Best Tips for Outdoor Photography
Outdoor photography is a term that encompasses a large array of very different types of photography. From wildlife photography to landscapes, the techniques and equipment required can be very different. However, there are also similarities that all types of outdoor photography share.
Here are a few tips that can make your experience better.
Shoot in Raw
When shooting, it is always a great idea to shoot in Raw format. Shooting in Raw allows you a lot more latitude when editing. Our brains adjust the image that our eyes see to make sure that there are not that many over-exposed areas and that the colour we see isn't greatly affected by the ambient colour around the subject.
A digital camera doesn't have these features, and therefore it is always a good idea to, at the very least, do some basic adjustments. To get the most out of these adjustments you should use Raw format.
Raw format is where the camera doesn't render the image. Instead, it takes all the information that the sensor captures and puts it in a file. That file is then rendered into an image by your photo editing software. It gives you a lot more detail in the highlights and low lights. Due to the fact that the image isn't rendered on the camera, the file size is a lot larger than it would be for a jpg image. With memory cards being relatively inexpensive now, it is a good idea to stock up and shoot in Raw to get the most out of your images.
Outdoor Photography at Sunrise or Sunset
The biggest factor in any type of photography is light. It can turn a mediocre scene into something incredible or it can turn the most beautiful scene into something quite drab. At midday, when the sun is high in the sky and at its most powerful, there are few shadows and because the light has to pass through the least amount of atmosphere, the contrast is at its highest.
When you shoot in either the morning or late afternoon, the sun is at its lowest point in the sky and the light has to pass through the maximum amount of atmosphere to reach you. This gives you the warm golden glow as the dust in the air turns the light gold or red. With the diffused light, the shadows are also softer which is usually more pleasing to the eye. The last reason it is better is that the shadows, themselves are longer which gives your subject definition.
Get off the Beaten Track
This might sound logical but if you want to take the shots that very few photographers take, you have to get the views that few photographers get. To do that, you either need to go to a spot where or when few photographers go. Usually there is a reason not many photographers get the shot, those reasons could be anything from an odd hour of the day or it's not an easily accessible spot, either way, those are the times and places you should go to get the shots that stand out the most.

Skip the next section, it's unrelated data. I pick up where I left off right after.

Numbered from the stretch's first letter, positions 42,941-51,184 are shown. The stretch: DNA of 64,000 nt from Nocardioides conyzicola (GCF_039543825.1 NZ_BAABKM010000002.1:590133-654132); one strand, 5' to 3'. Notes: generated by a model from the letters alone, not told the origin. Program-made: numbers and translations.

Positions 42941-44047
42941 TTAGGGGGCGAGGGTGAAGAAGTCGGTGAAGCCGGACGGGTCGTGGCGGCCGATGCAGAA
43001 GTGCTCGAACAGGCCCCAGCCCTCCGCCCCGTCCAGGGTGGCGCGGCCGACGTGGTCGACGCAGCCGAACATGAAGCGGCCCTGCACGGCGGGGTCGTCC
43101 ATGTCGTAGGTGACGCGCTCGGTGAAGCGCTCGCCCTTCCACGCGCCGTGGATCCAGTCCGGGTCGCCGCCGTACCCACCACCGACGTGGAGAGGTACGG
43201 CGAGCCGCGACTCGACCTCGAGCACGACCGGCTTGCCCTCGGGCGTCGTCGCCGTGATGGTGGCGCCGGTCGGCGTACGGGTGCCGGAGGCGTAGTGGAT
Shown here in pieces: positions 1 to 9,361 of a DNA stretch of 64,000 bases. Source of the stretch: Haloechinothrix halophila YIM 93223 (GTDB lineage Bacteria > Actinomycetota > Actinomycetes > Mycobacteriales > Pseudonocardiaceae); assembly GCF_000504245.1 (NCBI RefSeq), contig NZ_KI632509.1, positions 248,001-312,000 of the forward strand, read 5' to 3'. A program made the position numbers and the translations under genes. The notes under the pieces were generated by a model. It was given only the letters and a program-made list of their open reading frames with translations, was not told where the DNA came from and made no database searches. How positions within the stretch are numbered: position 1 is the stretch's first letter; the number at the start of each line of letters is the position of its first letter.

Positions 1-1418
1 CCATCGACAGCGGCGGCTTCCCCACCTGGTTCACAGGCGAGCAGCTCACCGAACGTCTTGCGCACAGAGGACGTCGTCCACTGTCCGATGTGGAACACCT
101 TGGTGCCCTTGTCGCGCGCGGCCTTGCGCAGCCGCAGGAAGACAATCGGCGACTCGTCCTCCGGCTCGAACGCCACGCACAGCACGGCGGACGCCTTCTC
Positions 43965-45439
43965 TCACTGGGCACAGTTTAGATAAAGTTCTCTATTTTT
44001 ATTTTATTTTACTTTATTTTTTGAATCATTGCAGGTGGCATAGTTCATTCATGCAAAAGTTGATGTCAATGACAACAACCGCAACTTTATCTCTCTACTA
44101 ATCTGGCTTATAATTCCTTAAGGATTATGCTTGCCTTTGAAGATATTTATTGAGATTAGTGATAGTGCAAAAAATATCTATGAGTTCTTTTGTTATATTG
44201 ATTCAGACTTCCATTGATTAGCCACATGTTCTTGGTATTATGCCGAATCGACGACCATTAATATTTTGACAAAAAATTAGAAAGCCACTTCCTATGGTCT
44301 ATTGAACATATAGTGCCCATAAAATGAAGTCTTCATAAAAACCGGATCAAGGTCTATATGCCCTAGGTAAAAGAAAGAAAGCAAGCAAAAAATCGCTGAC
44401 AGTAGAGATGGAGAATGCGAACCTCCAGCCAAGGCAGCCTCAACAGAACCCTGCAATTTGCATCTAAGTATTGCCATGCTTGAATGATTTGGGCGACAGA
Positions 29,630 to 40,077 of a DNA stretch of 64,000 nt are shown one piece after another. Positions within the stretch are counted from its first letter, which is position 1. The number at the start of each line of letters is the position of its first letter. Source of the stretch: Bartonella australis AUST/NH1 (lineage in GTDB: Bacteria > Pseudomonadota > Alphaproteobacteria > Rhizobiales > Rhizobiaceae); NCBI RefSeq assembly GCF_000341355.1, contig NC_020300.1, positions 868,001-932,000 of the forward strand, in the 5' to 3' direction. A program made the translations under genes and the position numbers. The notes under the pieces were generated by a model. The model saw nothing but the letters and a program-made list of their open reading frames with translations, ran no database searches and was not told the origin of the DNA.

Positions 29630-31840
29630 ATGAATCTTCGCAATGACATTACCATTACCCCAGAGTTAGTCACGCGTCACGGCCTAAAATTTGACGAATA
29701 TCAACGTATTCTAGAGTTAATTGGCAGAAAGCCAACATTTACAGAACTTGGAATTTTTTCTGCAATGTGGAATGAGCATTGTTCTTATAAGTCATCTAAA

With that being said, if few photographers go, it might also be because the view just isn't great, so it's a risk. Either the shot could be a stunner or it could be completely mediocre. The only way to find out is to go and try.
Have a Subject
A photo with a subject is always more meaningful than an image without. Your subject could be anything from a sinking sunset to a person or animal. Something that draws the eye in the image and helps the viewer process the image. A simple example is taking a picture of a solid colour, it would look bland, but add anything to break up the solid colour and suddenly the picture takes on a whole new dimension.
Take the example below, without the person sitting in the field, the image would still be a nice scene, but adding the subject to break up the field draws the eye.
Dress for the Weather
This one is an obvious one but you will be surprised how often people don't dress appropriately. If you are going out shooting in freezing temperatures, don't go out in a light jacket. You will not enjoy the experience but it could also be dangerous if you get caught outside for whatever reason. Likewise, if you go hiking to get that really amazing waterfall shot, don't do it in flip-flops. I have seen this way too many times to count. You are going to hurt your feet badly, not only from scraping against roots and rocks but after a hike without proper support, the muscles in your feet start to hurt. Do yourself a favour and check the weather before going. it will make your experience infinitely better.
Obviously there are many more tips for specific types of outdoor photography but these give you a starting point.